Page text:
• how long you have experienced your symptoms of anxiety, depression, PTSD, panic disorder, etc. and their severity
  • the severity of your trauma history (if any), especially childhood trauma can lead to longer therapy times but not always
  • how much you follow through during the week on the homework assigned to you in counseling sessions
  • your genetic predisposition relating to mental illness 
  • how robust your support system is as well as personal resources

Can you help my depression and anxiety immediately?
When you come in, we will immediately get to work on a treatment plan to address your specific symptoms, and you will walk away from the first session with specific changes you can make to help.

Can therapy substitute medication and vice-versa?
I firmly believe medication is not needed for everyone seeking counseling; however, if you are taking medication for a mental health issue, research indicates that combining both counseling and medication is best. Unfortunately, many people turn to medication for a quick fix, and I believe that healing mental illness takes time (especially if it is disrupting your life to the extent that you’re considering medications). I would encourage anyone considering medications to be careful to ask your prescribing doctors questions before making the decision. For some, medication can help with the physical chemical imbalances and symptoms of the mental health issue, and the counseling helps to re-wire the brain the thinking, feeling and behavioral patterns. This article may provide some helpful further reading regarding this topic.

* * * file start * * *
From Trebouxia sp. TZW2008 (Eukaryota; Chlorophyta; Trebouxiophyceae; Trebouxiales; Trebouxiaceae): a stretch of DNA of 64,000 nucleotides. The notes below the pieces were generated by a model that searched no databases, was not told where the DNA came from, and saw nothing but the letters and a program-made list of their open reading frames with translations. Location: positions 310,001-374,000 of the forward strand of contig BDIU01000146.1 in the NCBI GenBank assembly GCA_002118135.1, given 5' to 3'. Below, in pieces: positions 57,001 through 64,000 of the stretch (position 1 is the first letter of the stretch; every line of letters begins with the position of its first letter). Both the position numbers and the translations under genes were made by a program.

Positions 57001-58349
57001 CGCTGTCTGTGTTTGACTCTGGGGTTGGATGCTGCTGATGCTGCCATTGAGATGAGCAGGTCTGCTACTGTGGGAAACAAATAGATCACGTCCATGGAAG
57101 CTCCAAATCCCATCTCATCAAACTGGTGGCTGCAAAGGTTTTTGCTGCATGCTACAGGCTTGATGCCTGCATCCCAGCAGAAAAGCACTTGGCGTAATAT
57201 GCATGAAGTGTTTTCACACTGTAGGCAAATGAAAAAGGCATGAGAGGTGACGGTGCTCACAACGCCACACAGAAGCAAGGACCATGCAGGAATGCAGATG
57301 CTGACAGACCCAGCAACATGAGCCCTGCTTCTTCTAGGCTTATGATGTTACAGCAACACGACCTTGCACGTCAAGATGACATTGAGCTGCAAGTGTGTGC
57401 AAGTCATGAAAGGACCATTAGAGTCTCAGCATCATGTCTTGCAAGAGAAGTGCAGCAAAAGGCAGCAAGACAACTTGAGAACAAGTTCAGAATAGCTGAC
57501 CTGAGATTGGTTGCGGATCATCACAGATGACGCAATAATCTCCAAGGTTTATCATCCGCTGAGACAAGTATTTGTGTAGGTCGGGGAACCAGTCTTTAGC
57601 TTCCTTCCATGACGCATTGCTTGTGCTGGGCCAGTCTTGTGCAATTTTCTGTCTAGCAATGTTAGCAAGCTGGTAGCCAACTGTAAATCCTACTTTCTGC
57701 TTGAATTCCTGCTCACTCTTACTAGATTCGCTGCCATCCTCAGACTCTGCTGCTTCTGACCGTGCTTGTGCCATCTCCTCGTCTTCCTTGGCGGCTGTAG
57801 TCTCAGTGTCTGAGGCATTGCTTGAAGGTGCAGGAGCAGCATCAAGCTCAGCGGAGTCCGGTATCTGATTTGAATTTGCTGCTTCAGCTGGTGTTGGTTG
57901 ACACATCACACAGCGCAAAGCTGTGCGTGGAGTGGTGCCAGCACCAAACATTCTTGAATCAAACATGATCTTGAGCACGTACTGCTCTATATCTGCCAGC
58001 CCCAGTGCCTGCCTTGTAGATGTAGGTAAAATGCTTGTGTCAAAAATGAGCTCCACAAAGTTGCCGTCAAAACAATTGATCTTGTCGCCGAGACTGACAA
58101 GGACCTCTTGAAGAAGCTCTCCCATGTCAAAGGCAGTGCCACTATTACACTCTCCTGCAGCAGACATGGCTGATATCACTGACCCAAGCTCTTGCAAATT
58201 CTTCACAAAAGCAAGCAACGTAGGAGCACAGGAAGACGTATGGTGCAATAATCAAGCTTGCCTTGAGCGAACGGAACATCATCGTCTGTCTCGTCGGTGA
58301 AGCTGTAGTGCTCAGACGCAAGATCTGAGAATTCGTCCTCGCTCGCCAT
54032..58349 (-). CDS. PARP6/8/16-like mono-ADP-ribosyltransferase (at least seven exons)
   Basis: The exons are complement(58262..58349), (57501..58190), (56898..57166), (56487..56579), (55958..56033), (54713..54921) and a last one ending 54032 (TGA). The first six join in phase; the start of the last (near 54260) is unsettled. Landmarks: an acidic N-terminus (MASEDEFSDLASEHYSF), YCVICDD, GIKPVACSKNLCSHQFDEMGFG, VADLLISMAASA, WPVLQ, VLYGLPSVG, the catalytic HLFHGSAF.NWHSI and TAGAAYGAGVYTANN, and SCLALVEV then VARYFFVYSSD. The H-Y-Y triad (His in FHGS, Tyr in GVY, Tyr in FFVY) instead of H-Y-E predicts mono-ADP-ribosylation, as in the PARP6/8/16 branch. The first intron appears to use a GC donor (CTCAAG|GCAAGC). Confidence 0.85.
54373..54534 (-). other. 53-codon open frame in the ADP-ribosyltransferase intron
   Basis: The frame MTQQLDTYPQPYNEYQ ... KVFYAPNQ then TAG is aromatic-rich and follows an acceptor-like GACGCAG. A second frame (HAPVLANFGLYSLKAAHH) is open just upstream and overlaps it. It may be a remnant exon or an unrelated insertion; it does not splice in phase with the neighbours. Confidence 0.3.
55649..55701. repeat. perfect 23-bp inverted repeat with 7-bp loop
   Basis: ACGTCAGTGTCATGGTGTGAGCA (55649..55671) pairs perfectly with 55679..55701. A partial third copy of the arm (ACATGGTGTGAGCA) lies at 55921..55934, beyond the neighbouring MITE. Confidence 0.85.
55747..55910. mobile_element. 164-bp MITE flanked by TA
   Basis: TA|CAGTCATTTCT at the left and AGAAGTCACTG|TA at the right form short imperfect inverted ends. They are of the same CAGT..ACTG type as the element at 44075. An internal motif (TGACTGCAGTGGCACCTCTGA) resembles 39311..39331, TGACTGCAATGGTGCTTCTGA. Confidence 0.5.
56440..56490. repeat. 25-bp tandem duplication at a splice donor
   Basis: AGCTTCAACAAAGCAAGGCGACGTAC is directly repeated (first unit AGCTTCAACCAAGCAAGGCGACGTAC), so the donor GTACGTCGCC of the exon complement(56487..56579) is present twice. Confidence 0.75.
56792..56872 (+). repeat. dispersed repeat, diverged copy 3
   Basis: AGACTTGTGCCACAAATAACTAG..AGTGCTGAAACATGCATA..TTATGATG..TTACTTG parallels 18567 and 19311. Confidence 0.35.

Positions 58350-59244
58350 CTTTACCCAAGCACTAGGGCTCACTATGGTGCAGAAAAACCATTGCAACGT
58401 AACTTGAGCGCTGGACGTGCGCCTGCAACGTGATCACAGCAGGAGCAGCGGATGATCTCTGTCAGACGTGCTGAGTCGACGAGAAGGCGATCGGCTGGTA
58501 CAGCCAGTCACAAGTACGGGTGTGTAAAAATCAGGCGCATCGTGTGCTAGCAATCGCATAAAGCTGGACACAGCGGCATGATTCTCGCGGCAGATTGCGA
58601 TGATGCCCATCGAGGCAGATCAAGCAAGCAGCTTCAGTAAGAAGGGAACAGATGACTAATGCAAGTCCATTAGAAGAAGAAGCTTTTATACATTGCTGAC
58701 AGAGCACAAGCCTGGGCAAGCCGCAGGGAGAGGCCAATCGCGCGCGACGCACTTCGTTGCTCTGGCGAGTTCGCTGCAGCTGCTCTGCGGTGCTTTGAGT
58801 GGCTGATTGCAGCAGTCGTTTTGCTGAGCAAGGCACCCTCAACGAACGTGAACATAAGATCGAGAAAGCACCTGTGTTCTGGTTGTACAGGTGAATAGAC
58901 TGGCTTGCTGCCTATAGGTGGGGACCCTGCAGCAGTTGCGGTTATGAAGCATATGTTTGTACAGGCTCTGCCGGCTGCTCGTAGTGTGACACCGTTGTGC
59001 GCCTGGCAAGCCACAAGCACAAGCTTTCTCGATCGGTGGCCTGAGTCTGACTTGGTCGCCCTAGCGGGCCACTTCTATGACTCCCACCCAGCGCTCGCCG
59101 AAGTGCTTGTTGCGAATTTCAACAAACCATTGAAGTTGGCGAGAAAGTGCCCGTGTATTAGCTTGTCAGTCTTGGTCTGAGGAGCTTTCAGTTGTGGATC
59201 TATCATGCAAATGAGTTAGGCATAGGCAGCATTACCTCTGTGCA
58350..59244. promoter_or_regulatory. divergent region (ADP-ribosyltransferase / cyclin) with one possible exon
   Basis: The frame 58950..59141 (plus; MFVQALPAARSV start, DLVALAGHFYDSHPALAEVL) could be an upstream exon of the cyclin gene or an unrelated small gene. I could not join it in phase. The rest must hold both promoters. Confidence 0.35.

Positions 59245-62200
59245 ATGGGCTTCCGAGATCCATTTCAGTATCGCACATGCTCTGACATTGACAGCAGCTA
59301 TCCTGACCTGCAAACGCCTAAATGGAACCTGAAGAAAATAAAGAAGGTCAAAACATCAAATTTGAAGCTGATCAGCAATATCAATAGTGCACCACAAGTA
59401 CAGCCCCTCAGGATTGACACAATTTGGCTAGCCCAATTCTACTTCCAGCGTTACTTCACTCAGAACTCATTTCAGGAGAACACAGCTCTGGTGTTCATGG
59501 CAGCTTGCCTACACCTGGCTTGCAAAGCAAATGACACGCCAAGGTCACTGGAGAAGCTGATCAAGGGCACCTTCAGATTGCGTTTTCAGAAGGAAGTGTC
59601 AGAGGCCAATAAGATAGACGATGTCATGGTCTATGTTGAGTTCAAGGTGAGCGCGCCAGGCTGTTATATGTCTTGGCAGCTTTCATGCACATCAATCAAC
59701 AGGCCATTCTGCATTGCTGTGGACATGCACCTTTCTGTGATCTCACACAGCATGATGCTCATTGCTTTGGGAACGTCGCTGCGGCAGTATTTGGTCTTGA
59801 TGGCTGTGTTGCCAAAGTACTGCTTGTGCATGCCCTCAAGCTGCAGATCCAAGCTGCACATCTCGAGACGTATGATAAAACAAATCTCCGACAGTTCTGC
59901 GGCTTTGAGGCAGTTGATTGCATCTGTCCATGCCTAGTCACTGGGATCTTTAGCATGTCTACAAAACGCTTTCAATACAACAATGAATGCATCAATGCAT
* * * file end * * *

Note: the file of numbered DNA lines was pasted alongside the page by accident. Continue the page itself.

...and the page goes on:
How is counseling different than talking to a friend, family member or priest?
The importance of family, friends and even a religious community cannot be understated, and I will help you to continue to build into having a supportive community at your side. However, the feedback you receive from loved ones and respected religious leaders, for example, will likely be quite unique from that of a counselor. To start counselors have years of specific training to help you with your mental health issues, relationship difficulties, unhealthy patterns and unwanted feelings. Additionally, you will have an unbiased, nonjudgmental professional with fresh eyes approaching your concerns with whom you can rest assured your information will stay confidential (no need to worry if your mom is going to share your information with your siblings). Many people worry about truly sharing the depth of their pain or sadness because they don’t want to overwhelm loved ones or have to emotionally caregive others, and with counselors, we are trained professionals to receive it all and deal with our emotions appropriately (its our job to handle our emotions, and we help you learn how to handle yours). Another common issue is that non-professionals tend to try to fix a person (tell you what you should do or feel) without actually hearing or creating space to be with the person in their pain and empowering the person to be able to find their own way to healing with the emotional support and other tools presented in counseling.  

What is your cancellation policy?
I have a 24-hour cancellation policy. Your appointment involves the reservation of a time specifically for you. You may cancel or reschedule by phone or email or the full fee will be charged and due at the time of your next appointment unless it has been otherwise discussed.

Do you take insurance?
I am able to provide you with a “superbill” that you can submit to your insurance company for reimbursement. You will need to contact your insurance company regarding this process and whether this is a possibility given your specific plan. I’m not on any insurance panels and would be what is considered an “out-of-network” provider.